Concomitant viral infections were diagnosed by the local laboratories via swabs from the respiratory tract by polymerase chain reaction or antigen testing. No information was available on viral infections preceding admission and vaccination status.

In cases with detection of multiple pathogens or non-invasive infection, the relevant pathogen was determined by a pediatric infectious disease specialist (S.G.) and a pediatric intensivist with additional qualification as infectious disease specialist (C.D.S.) according to clinical and laboratory findings. Pneumonia was confirmed either from blood culture, pleural empyema or tracheal secretion/bronchoalveolar lavage fluid. In cases with adequate antibiotic treatment prior to hospitalization, pneumonia was also accepted if radiologic signs were present and another mode of detection was positive for the respective pathogen, e.g., pneumococcal antigen in urine or S. pyogenes antigen in throat swabs.

Duplicate reports in the dataset originating from inter-center referrals were removed after updating the total duration of hospital stay.

Children’s hospital capacities of NRW

Each participating hospital reported the number of non-surgical beds on pediatric wards (including neonatal and pediatric intensive care units (ICU)). Surgical beds that are not strictly designated for surgical patients but can be used for either surgical or non-surgical patients as needed were counted as pediatric. The capacities of the three non-participating centers were obtained by inquiry to the respective children’s hospital.

Surveillance of invasive bacterial infections

Reporting of invasive infections by the studied pathogens is mandatory except for S. pyogenes (Supplementary Table S1). Incidences used in this study are from NRW cases only. Serotypes of S. pneumoniae and H. influenzae and serogroups of N. meningitidis were provided by the nationwide reference laboratories (NRL) to assess vaccine-preventability of invasive infections in two time periods: 2016–2021 and 2022–03/2023.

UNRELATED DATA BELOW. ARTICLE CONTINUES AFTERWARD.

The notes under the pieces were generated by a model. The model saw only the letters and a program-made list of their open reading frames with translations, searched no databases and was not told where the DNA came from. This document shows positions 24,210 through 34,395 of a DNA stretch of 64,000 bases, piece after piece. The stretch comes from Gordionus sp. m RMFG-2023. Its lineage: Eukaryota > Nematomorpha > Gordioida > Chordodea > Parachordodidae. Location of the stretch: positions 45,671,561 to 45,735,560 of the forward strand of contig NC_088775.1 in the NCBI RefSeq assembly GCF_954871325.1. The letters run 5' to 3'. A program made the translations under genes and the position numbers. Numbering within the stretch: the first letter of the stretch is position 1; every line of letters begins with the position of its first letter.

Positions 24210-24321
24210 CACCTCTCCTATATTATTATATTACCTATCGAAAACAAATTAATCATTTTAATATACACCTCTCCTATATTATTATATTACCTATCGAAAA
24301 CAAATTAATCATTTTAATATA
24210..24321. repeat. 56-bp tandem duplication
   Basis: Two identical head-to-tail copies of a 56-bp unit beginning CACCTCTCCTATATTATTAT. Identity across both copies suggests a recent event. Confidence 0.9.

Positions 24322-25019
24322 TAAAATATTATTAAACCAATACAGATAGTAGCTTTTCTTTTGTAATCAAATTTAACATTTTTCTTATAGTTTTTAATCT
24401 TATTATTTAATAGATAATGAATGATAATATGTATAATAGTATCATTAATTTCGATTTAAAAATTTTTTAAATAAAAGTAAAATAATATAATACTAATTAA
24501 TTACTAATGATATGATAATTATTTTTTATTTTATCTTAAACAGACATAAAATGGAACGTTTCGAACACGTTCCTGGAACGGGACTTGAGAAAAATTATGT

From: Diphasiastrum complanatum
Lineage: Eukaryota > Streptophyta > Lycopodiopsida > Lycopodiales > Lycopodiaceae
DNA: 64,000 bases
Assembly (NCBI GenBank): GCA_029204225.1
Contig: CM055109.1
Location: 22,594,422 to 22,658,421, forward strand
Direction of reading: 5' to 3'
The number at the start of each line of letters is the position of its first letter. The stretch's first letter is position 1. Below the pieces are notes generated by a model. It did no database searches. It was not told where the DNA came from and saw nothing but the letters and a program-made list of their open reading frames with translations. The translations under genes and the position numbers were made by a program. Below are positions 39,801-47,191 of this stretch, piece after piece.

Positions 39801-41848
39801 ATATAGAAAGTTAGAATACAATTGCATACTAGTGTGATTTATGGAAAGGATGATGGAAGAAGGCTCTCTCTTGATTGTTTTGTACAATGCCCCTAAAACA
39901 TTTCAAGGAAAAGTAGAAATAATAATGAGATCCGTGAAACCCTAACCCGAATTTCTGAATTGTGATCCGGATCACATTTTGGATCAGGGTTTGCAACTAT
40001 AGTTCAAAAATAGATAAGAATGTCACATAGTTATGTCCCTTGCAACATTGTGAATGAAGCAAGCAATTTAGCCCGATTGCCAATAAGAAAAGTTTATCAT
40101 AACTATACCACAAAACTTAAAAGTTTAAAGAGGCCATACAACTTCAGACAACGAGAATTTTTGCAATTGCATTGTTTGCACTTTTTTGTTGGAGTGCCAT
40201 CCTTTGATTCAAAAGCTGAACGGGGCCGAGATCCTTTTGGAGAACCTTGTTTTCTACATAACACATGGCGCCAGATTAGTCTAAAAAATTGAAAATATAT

Population and death cause statistics

Nationwide and NRW mid-year populations for cases < 18 years of age from 2016 to 2022 were derived from the Federal Statistical Office (FSO). Annual deaths from streptococci, N. meningitidis, and H. influenzae infections from 2016 to 2021 were extracted via ICD-10-GM codes from national death cause statistics provided by the FSO (Supplementary Table S2). Because age grouping at the FSO is available in 5-year categories, expected deaths were calculated only for children < 15 years of age. The number of expected deaths per year in NRW was extrapolated from the proportion of children living in NRW compared to the total pediatric population of Germany (22%).

Linkage of clinical and surveillance data

Clinical MC and NRL surveillance data of S. pyogenes, S. pneumoniae, N. meningitidis and H. influenzae were matched by patient’s age, sex, sample collection site and date, identified pathogen, and serotype if applicable (full agreement of all items was considered a match). Direct record linkage by name or date of birth was inapplicable due to de-identification and prohibited by general data protection regulations.

Statistical analyses

Continuous variables are presented as means with 95% confidence intervals (CI) if evenly distributed and as median with interquartile range (IQR) if skewed. Discrete variables are presented as counts and percent. The dataset of the MC study contained no missing data.